A key claim of the new localism in the replication debate is that it does not make sense to assume (or impose) replicability as a general epistemic criterion for the quality of scientific findings; in some areas of research, such as observational research, the ideal simply is not applicable (and not applied by researchers in actual practice).
This claim has important consequences for the debate about a crisis in science as it shifts the goal posts: if we take the conceptual component of the new localism seriously, then concrete numbers for failure rates might not mean much anymore. A high failure rate for direct replications of, e.g., 80% could simply mean that the field is working as it should. It might not be a sign of a crisis because the standard that guides such a reading of these numbers does not apply in the first place. Once we factor in localism, the focus is no longer just on the actual failure rates in each discipline or sub-discipline, but on what these numbers might mean.
Some authors have gone further than this and claimed that failure in general is not a sign of crisis but just part of normal science (see, e.g., Firestein 2015; Redish et al. 2018). Whilst these views share a rejection of general crisis talk with the new localism, the latter represents a middle position in this often-heated debate, as its main point is not to question crisis talk per se. Rather, what is questioned is the indiscriminate expansion of the crisis narrative and the application of ‘replicability’ as a universal epistemic norm.
Understanding the limits of replicability matters for current policy debates. A key point of the new localism is that some fields should be kept out of the ongoing replication drive (see also (Bissell 2013) for an early critique of the replication drive). If, for instance, direct replicability is expected of all research then this could skew funding decisions against specific parts of science that are by nature less standardized (but not less important or accountable). A replication drive that is too broad could also lead researchers to pursue research protocols that ignore the inherent variation of the local context studied (Leonelli 2018). Furthermore, it might lead scientists to abandon the disciplinary standards of their field and lead to a reduction in the diversity of the findings and interpretations they produce (Penders et al. 2019).8
The conclusions we can draw from Fanelli’s empirical analysis are similar: if the extent of the replication problem is not the same across science or even sub-disciplines, then broad changes to how research is funded and regulated might not be justified, especially as they could create harm in fields that don’t need correcting in the first place. Furthermore, if intervention is required, the measures taken would have to be sensitive to the local context and to the concrete problems it suffers from, as the drivers of the problem are not always homogeneously distributed across science.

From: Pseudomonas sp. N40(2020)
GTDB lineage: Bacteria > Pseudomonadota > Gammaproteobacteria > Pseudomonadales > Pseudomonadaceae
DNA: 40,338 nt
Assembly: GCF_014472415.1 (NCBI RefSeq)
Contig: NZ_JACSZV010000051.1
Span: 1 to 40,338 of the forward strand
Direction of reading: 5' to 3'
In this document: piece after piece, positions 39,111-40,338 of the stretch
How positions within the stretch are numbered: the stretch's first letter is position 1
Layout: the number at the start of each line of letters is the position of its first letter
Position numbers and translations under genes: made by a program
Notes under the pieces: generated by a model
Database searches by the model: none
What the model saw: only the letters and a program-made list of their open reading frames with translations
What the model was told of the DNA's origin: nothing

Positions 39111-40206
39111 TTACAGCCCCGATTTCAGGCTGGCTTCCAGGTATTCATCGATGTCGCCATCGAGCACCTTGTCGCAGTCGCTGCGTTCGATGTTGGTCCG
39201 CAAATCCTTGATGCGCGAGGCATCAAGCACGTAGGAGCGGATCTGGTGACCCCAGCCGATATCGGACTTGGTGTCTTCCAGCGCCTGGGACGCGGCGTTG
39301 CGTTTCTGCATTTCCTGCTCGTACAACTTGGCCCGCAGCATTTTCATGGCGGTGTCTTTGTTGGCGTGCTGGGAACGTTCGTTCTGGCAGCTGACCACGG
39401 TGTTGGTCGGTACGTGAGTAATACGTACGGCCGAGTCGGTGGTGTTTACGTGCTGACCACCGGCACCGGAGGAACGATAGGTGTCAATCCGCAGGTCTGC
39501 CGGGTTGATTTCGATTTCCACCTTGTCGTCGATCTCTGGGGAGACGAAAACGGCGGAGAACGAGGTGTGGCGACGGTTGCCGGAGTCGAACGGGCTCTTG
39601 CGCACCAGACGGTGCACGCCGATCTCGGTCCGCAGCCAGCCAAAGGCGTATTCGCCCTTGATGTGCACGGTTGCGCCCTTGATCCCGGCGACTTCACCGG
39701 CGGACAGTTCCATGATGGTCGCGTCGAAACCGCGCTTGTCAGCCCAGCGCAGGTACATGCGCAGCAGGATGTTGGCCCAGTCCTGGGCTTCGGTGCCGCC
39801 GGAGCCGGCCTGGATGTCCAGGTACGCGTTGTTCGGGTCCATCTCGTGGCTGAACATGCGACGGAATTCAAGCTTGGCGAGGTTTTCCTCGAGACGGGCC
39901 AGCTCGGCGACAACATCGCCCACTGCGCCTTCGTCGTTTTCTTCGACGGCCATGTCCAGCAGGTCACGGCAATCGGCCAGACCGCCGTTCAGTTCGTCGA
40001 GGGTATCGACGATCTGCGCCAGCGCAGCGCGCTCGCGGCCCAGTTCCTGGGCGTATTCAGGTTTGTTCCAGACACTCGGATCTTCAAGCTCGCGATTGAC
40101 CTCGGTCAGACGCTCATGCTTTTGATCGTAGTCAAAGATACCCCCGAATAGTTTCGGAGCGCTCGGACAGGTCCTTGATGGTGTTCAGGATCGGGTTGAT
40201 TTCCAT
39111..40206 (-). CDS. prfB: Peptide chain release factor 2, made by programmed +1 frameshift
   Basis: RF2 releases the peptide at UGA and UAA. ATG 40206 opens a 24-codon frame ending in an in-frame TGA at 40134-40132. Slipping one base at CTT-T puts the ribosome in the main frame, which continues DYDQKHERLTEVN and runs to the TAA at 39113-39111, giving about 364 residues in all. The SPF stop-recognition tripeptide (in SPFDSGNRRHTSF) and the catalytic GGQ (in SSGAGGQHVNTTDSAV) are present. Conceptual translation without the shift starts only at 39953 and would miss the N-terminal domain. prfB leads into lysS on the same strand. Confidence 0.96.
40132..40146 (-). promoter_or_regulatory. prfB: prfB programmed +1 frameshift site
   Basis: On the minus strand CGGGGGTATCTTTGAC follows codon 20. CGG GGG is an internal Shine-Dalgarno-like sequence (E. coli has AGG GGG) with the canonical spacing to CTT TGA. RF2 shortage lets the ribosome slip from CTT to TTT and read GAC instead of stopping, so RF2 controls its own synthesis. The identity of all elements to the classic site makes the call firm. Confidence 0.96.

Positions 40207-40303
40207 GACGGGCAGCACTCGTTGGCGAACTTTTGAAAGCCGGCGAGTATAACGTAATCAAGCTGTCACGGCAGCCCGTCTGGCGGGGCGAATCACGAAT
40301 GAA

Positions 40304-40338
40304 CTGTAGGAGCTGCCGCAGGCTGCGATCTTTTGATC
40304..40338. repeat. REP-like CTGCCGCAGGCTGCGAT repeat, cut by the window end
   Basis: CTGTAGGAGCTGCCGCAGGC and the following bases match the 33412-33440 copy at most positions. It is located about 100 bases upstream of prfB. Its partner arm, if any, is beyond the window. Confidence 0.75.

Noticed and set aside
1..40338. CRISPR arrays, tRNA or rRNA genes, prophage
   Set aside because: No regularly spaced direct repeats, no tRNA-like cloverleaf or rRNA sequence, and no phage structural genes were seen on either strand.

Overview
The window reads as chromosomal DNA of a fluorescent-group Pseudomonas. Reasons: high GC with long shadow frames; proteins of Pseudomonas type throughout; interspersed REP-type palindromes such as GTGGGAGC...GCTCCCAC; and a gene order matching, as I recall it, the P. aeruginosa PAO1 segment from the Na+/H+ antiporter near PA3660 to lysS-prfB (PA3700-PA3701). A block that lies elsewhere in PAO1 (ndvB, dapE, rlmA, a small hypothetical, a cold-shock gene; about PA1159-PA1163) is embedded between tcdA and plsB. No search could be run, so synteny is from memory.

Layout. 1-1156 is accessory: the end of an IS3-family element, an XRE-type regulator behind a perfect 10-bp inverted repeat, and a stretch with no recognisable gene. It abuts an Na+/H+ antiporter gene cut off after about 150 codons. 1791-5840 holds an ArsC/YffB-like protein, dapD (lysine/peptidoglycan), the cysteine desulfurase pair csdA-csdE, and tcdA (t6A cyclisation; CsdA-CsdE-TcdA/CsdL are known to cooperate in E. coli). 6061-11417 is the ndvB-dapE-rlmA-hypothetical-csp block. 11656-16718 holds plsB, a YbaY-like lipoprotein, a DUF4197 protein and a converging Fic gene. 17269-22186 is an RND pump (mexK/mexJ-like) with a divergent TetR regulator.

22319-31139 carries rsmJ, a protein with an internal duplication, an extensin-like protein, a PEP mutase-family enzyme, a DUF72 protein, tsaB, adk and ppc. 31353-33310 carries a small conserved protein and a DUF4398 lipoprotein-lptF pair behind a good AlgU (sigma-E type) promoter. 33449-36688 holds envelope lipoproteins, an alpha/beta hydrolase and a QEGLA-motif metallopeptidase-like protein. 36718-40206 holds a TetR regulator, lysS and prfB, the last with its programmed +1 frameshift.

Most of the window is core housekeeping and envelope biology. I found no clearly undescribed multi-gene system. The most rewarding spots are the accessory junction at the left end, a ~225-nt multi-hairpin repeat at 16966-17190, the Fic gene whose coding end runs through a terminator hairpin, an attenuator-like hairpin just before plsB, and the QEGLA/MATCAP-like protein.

In sum, the focus on the importance of the local research context matters, because it changes the debate about how we measure and talk about reliable and trustworthy science; because it draws our attention to potentially negative side effects of the replication drive; and because it highlights the importance of local measures to tackle the problem.
4 Drawing the line
Whilst localism is a credible and promising approach to the replication crisis debate, it is also an approach that raises new questions. One issue that stands out is that of demarcation: if replicability is not a universal ideal, then where do we draw the line? How can we know to which fields the norm applies and to which it doesn’t?
The discussion in section 3 has shown that there might be well-defined poles where things are relatively straightforward – research in computer science at one end and participant observation in fields like anthropology at the other. But once we enter the realm of semi-standardised or non-standardised experiments, we encounter a large grey zone where it becomes much harder to decide if replicability should apply or not. This uncertainty matters because it directly affects debates about policy measures and about how they should be designed.
In this section, I will have a closer look at how different authors address this issue. I will show that the nature of the object of interest becomes crucial in this context. I will also highlight some key issues this particular demarcation criterion faces.
4.1 The question of standardisation
When it comes to the suitability of the replicability ideal, we have seen that high standardization and control over variables are crucial. Leonelli describes one class of experiments (apart from work in computer science) that can achieve such levels, namely what she calls ‘standardised experiments’. Examples of such experiments can be found in the clinical sciences or in physics. In randomized controlled trials (RCTs), for instance, researchers apply rigorous controls to ensure that results are as reliable as possible. Leonelli argues that in such standardised experiments the idea of direct replication can be applied and is expected by scientists in actual practice.